HM Inspector of Constabulary Matt Parr said: “Without that leadership the current situation will continue, with fraudsters feeling like they can act with impunity and victims feeling confused and disillusioned.”
Cdr Karen Baxter, national police coordinator for economic crime added there are areas that need improvement across policing.
She said: “A significant amount of work has already started to address some of the issues raised in the report.”
In Another Scathing Article:
96% OF FRAUD CASES WILL NEVER BE SOLVED – BODY WARNS POLICE ARE “FIGHTING A LOSING BATTLE” AGAINST SCAMMERS
From The Mirror September 2018
Reporting a scam A Scam is a confidence trick - a crime - is an attempt to defraud a person or group after first gaining their trust through deception. Scams or confidence tricks exploit victims using their credulity, naïveté, compassion, vanity, irresponsibility, or greed and exploiting that. Researchers have defined confidence tricks as "a distinctive species of fraudulent conduct ... intending to further voluntary exchanges that are not mutually beneficial", as they "benefit con operators ('con men' - criminals) at the expense of their victims (the 'marks')". A scam is a crime even if no money was lost. to the authorities could take up to six weeks for it to be considered for investigation – however, even then, there’s little guarantee it will materialise.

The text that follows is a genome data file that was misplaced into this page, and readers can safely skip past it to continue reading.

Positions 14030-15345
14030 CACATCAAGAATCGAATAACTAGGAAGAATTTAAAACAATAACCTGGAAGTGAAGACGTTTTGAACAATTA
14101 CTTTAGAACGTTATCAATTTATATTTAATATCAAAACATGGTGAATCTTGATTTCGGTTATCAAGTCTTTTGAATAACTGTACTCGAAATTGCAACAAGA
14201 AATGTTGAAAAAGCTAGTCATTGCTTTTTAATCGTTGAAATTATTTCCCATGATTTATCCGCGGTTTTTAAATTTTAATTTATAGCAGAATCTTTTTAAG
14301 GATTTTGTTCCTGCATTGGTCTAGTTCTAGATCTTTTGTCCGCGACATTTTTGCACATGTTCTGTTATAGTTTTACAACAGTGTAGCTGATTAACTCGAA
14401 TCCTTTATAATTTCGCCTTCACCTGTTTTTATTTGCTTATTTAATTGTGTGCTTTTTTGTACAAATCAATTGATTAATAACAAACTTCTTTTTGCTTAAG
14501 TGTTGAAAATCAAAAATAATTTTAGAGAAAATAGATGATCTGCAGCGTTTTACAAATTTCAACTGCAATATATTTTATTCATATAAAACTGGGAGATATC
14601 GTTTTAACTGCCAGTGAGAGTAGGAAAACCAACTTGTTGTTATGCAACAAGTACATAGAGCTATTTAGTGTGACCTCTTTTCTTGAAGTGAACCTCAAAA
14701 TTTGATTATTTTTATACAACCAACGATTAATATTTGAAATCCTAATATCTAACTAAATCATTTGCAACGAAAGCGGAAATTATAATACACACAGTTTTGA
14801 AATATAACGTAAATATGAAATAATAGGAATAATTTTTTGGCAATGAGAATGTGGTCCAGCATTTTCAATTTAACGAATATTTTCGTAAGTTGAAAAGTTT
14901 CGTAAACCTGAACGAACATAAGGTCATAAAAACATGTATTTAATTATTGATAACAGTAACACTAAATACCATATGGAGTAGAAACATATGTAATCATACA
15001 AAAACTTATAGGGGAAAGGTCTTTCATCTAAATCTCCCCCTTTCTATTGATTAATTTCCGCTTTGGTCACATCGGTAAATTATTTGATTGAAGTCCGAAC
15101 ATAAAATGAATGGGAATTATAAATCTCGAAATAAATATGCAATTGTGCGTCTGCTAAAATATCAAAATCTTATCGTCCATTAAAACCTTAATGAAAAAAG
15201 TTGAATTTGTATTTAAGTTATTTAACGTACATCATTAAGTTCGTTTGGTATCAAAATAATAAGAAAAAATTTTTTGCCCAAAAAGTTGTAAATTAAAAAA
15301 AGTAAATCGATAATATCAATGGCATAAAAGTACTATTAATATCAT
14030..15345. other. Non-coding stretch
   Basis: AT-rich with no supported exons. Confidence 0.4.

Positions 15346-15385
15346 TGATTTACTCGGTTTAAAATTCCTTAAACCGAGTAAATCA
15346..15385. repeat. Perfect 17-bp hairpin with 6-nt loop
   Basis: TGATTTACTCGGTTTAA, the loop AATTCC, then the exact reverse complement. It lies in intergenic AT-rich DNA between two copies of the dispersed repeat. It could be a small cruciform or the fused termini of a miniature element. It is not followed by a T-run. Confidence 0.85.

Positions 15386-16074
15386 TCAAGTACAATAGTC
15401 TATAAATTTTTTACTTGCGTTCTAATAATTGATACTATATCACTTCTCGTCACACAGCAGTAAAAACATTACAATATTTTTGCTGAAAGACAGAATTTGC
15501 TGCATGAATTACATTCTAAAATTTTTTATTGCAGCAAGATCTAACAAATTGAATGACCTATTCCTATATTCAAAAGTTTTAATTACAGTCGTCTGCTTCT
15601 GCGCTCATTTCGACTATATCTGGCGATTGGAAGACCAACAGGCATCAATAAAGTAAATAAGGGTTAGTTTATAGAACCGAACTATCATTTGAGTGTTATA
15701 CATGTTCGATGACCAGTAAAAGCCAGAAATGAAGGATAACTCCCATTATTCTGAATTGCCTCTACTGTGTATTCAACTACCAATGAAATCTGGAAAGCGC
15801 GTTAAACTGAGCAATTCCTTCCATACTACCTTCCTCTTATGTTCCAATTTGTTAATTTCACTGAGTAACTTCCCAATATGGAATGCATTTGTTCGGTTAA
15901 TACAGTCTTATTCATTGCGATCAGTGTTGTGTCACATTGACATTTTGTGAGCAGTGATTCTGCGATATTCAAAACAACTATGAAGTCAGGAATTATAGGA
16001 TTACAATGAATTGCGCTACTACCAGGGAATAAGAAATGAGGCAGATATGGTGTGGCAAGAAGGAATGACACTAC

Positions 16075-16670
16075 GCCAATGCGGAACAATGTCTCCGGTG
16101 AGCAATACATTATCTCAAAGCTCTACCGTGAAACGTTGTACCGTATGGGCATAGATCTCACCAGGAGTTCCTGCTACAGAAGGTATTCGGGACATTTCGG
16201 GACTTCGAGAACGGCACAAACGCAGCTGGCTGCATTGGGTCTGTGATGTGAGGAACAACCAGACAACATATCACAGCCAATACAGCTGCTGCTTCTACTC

Just one in 20 cases of fraud are being resolved with 96% of reported crimes closed without an outcome, figures reveal.
Analysis has found a “shocking low” number of cases are being adequately cracked, leaving millions of people – often the most vulnerable – as much as their entire life savings out of pocket.
Campaigns group Which? who carried out the report claimed it paints a worrying picture that authorities are losing the battle against fraud, in a move that’s costing households a collective £200 billion a year.
The statistics suggest that more than 96% of crimes reported to Action Fraud Action Fraud is the UK’s national reporting centre for fraud and cybercrime where you should report fraud if you have been scammed, defrauded or experienced cyber crime in England, Wales and Northern Ireland.
WEBSITE LINK are closed without a successful outcome.
This is defined as when a suspect is charged, cautioned or dealt with in some other way by the justice system.
This compares with 84% of thefts, 80% of robberies, and 73% of violent